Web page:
Still, I wasn't too upset about the heartbreak of letting Buttercream slip away from my fingers. I soon saw this pink raincoat in the Burberry window display and its hefty price set things into a better perspective.

It costs 950 Euros.

I'd have to save two months of salary, after I've paid my rent and forgone food, to even consider investing in such a worthlessly expensive item. On the plus side, if I spent two months not eating food, I would have legs as thin as the mannequin's...

Later on, I met up with a friend, one of the English assistants who is also in Dijon, for lunch near the frightening train station Gare du Nord. Rather than having a meal at a bistro, we opted for something with a little more Belgian flare: Quick Burger.

My tour continued. I took the Métro and headed off to the butte of Montmartre to be at my favorite spot in all of Paris, the Sacré Coeur Basilica!

But even there, I had my spirits dashed. Opting to do some exercise, I decided to take the stairs. At the top of the steps, I was greeted by a group of four Gypsy kids who blocked the path. Clutching clipboards and pens, they silently pointed to the papers with the pentips. I silently shook my head no and attempted to walk past them.

One girl grabbed my left arm and tried to get my attention. She pointed to my purse with her pen. My senses sounded a red alert. There were four of them and one of me. One was trying to distract me. I needed to get out of there.

Then, rather unlike myself, I pulled myself away brusquely and said quite forcefully in French "I already told you NO!" I quickened my step.

I felt like a horrible person afterwards. I almost never raise my voice to others, let alone a kid. Even one who might try to steal something from me when I was off my guard.

I had to continue. I climbed back down.

Nightfall was upon me and I still needed to do some necessary chocolate shopping at the Galeries Lafayette gourmet foods department. I took the Métro and headed off to Boulevard Haussmann.

O. M.G. I could barely navigate past the sea of shoppers to even see the window displays. In fact, I didn't see the window displays! There was such a crowd on that street that you would think the whole of Paris had obviously nothing better to do than go shopping for their Christmas gifts that day.

Oh, wait...that's probably what they were doing.

I decided to go inside to avoid the large crowd by melting into a slightly smaller large crowd. I kept glancing nervously at my watch. It was already 5:15.My train was at 7:16 p.m. and I still needed to see the Champs-Élysées at night!

But the shopping took much longer than I expected. I wanted to at least give myself an hour to travel back to the train station and it was nearing 6 o'clock! I finished my one-day tour of Paris by doing a quick, but mandatory, pilgrimage to La Tour Eiffel!

I arrived to my train with only 10 minutes to spare...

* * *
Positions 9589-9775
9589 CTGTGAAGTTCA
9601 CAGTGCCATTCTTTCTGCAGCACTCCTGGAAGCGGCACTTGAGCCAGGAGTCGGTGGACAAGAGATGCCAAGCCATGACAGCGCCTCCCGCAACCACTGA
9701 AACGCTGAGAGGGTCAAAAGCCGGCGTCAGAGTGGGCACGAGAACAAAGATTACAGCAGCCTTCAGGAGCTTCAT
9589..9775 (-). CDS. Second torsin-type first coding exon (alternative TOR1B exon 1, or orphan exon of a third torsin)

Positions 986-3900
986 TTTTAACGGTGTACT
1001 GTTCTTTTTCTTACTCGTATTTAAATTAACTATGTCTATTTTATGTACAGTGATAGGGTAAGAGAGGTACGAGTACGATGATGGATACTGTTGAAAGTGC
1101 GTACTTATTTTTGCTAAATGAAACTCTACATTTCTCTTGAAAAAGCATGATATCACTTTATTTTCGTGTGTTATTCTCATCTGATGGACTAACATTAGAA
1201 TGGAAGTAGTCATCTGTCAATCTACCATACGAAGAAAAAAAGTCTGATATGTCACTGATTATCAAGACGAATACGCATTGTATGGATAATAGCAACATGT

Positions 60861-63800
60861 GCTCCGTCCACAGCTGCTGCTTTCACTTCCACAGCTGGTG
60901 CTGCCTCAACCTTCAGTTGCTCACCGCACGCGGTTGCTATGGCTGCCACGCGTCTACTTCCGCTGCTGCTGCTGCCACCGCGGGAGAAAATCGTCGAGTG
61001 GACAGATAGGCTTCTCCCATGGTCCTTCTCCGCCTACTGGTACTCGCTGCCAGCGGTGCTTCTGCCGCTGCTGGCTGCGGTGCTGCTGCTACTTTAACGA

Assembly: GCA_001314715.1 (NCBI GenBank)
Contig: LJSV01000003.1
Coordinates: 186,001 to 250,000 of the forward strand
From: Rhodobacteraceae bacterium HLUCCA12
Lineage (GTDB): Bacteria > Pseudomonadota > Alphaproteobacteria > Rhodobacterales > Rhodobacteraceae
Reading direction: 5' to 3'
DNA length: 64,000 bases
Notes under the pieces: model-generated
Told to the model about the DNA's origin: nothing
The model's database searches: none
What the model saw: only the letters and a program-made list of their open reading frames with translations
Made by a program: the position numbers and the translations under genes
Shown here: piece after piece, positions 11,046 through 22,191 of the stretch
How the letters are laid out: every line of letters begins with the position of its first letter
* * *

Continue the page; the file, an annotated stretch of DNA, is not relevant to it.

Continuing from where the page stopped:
I'm still beating myself up for not having seen les Champs-Élysées at night. It is said to be absolutely spectacular with all of the Christmas lights blinking on the naked tree branches. I guess I shouldn't have done so much window-shopping during the day...

So, I'm debating. I want some advice: should I go back this Saturday to see the Champs-Élysées lit up and be dead-tired when I travel to Provence on Sunday...or should I stay in Dijon and get a proper night's rest before going off to the South of France for one week? What say you?

Barb the French Bean


  1. Beautiful pics, I especially like the ones of the Eiffel tower at night.

    Sorry about Buttercream. :(

  2. Are those Donkey-shaped snuggies in Au Nain Bleu? Aka, blanket/jackets in the shape of animal skins? Because that makes me laugh and wonder about the price at the same time.

    It blows my mind that people would spend nearly 1000E on something like a rainjacket. Sheesh.

    Galerie Lafayette at night is beautiful!!

  3. I totes say go back and see les Champs-Élysées at night, making sure you allow enough time to get back to your train/transportation.

    I personally would be grumpy and tired the next day, but be glad I saw it instead of always kicking myself for having missed it.

    Some of that architecture is just abso-freakin-lutely stunning. As was my choice of words in that last sentence. I'm kind of like white trash with a thesaurus. lol.

  4. Great photos.

    We saw those Christmas stands getting set up while we were there.

    At Sacré Coeur Basilica we did not encounter any kids but we did get ripped off by to guys who forced bracelets on us. They literally caught us around the finger wrist with thread and started making the bracelets. I should write about that one later.

  5. Hi French Bean! Those are amazing pics. I love your trip to Paris. I'm somewhat in awe of everything from creepy statue to chocolates to fashion. Okay, not in awe of the makeshift refrig. ;) This is a wonderful post. Thank you for sharing your trip to Paris here and I'm glad you didn't have to walk 50 minutes in the cold.

  6. That was the longest post I've ever read. EVER. Good though... Paris looks nice!

  7. Fizzee: I'm not too downhearted about losing Buttercream...but still. I will never forget him.

    J: Yep. Those are indeed donkey-shaped capes. There is apparently a French tale called "Peau d'Âne" and it features a princess dressed up like a donkey.

    And the capes in question were quite expensive, too. :-P

    Stephanie: I might actually skip the Paris trip this Saturday. I'm quite ill and I should probably stay home taking care of myself. --.--

    Stu: PLEASE tell this story!!!!

    Melody: Thanks so much! :-D It's my pleasure to share these photos.

    Johnny Utah: Well, I'm honored that you read it. ^.^


  8. Hope you feel better... sorry, I've been away for a few days and auto-set my last post.

    Merry Christmas and Happy New Year!

    Get better soon!


Apparently, leaving comments on this blog is a hit-or-miss game of Russian roulette: you are either lucky and can comment away, or you are required to log in when the settings are CLEARLY set to allow trouble-free commenting (sorry 'bout that, folks). If anything, the Facebook page is always a viable option. :) -Barb